Welcome to World Jewish Heritage
Rediscover your heritage like never before
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In 1999, thanks to the collaboration of public and private enterprises, both from Italy and abroad, a big work of restoration began: many memorials have been saved and classified. More than 1000 of them can be dated from between 1550 and the early 18th century.
Now this suggestive place, a witness of centuries of Venetian Jewish History, has once again found its dignity.
The Republic of Venice gave the Jews the possibility to create a cemetery of their own in 1386. The Jews were given a non cultivated, piece of land in St. Nicholas of Lido, whose property was claimed by the monastery at Lido di Venezia.
At the end of the disputation with the monks, the cemetery, starting from 1389, was used with no interruptions and later made bigger reaching its top expansion in 1641.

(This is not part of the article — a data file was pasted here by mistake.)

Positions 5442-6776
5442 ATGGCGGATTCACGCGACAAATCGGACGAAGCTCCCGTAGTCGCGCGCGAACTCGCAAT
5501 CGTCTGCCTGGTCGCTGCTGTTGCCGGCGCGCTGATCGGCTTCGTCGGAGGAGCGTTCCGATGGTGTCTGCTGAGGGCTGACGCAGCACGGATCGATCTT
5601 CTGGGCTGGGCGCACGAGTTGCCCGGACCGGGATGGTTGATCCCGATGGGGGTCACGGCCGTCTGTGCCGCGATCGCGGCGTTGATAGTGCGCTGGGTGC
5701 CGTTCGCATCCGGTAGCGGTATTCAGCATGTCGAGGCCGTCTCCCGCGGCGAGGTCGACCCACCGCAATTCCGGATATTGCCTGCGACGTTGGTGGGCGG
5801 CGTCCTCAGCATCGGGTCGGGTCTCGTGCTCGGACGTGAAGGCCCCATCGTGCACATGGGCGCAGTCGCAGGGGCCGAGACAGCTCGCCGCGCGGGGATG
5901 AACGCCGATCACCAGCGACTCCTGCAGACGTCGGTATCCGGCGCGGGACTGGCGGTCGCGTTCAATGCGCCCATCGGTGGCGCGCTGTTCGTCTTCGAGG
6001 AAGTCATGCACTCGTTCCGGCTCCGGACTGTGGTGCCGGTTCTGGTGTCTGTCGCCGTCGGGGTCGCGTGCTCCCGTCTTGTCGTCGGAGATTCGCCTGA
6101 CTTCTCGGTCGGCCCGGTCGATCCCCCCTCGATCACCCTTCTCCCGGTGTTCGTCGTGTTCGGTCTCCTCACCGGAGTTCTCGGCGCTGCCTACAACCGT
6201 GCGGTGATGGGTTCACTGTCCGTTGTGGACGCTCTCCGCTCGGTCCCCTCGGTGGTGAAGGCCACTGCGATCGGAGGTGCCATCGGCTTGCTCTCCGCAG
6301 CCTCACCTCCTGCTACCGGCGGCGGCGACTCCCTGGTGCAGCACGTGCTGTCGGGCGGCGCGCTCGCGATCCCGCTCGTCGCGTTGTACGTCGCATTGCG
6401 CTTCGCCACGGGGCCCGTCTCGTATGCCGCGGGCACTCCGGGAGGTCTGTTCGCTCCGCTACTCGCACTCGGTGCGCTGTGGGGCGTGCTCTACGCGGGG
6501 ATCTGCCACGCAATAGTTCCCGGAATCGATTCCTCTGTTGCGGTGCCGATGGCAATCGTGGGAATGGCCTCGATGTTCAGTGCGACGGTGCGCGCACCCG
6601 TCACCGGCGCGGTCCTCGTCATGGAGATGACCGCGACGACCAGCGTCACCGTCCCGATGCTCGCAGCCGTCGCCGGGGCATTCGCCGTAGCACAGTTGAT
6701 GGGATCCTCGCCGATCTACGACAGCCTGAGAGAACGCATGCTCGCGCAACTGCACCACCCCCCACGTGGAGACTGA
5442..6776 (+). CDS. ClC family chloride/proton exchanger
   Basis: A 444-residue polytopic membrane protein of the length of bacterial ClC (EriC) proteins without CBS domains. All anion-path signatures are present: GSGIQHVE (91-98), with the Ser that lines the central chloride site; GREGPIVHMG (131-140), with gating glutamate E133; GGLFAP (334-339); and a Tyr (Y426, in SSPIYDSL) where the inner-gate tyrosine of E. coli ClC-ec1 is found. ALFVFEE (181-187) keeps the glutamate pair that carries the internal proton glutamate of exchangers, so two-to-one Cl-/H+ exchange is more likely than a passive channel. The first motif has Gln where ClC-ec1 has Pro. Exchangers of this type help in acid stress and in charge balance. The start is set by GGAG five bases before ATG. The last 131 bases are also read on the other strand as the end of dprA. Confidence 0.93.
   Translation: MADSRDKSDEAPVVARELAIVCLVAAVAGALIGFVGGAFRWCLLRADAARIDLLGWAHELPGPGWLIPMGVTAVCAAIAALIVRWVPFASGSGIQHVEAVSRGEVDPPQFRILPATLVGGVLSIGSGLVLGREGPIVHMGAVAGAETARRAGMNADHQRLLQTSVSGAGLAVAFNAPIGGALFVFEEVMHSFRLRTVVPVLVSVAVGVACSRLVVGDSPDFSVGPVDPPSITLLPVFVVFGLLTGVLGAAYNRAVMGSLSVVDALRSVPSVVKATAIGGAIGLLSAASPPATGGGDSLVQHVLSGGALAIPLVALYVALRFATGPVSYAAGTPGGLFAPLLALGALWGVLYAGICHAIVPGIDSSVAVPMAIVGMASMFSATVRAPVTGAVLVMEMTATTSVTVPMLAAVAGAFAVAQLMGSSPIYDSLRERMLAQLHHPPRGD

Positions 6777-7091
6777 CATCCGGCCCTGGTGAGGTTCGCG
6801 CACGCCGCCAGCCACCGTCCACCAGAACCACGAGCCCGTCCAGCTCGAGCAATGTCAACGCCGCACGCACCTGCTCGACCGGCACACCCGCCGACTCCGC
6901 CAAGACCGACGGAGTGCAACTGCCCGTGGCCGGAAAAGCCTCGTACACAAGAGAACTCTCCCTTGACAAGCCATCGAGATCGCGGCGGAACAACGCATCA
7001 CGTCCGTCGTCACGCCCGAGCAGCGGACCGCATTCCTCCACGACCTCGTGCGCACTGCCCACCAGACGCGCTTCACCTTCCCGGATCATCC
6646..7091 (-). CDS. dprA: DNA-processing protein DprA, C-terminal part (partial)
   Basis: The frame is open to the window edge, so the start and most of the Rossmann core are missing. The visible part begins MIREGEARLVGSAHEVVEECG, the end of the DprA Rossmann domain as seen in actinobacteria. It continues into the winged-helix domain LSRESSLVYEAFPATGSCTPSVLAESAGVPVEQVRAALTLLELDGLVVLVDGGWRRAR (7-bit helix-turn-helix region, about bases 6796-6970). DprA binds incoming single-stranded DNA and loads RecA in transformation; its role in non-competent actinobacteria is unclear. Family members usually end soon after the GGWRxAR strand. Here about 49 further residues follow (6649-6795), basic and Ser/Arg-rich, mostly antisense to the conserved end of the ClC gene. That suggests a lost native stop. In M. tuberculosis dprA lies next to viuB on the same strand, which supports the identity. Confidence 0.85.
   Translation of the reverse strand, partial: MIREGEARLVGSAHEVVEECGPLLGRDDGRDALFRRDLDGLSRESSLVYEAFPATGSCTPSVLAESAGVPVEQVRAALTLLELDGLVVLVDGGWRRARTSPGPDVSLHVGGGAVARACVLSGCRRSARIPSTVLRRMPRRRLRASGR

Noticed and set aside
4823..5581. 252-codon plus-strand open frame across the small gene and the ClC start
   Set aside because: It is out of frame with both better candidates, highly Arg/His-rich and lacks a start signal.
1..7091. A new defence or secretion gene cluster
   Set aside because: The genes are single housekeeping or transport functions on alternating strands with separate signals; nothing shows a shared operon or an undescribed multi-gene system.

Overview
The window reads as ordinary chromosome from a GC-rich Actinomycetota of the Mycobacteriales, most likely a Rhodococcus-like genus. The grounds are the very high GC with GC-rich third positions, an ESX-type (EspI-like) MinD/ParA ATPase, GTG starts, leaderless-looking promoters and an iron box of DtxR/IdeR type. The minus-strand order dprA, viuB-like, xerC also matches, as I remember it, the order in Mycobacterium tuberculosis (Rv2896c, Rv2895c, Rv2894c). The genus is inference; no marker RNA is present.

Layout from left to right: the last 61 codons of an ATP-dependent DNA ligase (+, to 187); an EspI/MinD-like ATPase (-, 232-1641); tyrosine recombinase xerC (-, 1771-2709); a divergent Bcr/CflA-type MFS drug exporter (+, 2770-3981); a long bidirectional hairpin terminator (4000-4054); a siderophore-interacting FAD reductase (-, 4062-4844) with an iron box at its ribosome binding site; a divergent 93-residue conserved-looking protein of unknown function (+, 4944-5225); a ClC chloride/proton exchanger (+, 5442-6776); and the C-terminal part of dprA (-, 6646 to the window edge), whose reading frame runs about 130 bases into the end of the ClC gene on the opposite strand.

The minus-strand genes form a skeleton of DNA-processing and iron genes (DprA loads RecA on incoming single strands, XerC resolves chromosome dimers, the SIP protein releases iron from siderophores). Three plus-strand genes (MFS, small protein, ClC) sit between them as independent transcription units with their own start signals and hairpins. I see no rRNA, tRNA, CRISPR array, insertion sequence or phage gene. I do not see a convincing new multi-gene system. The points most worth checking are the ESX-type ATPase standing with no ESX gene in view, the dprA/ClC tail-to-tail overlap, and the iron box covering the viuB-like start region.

After this date, the widening of system of fortification of the Lido, wanted by the Serenissima Republic to defend itself from the Turks, brought to a slow but constant reshaping of the cemetery spaces southbound. Until, in 1736 the "University of Jews" was forced to buy a piece of land bordering it.
The fall of the Venetian Republic, the foreigner occupations and the consequent vandalistic acts, as well as the atmospheric agents, brought to the disappearance of many monuments and to the ruin of the Jewish cemetery.
In the 19th century, because of the project to make the Lido of Venice healthier and competitive, part of the Cemetery (now belonging to the state) was expropriated and bound to other uses.
Later, some attempts to restore it began, without outcome and in 1938 the cemetery was definitely abandoned.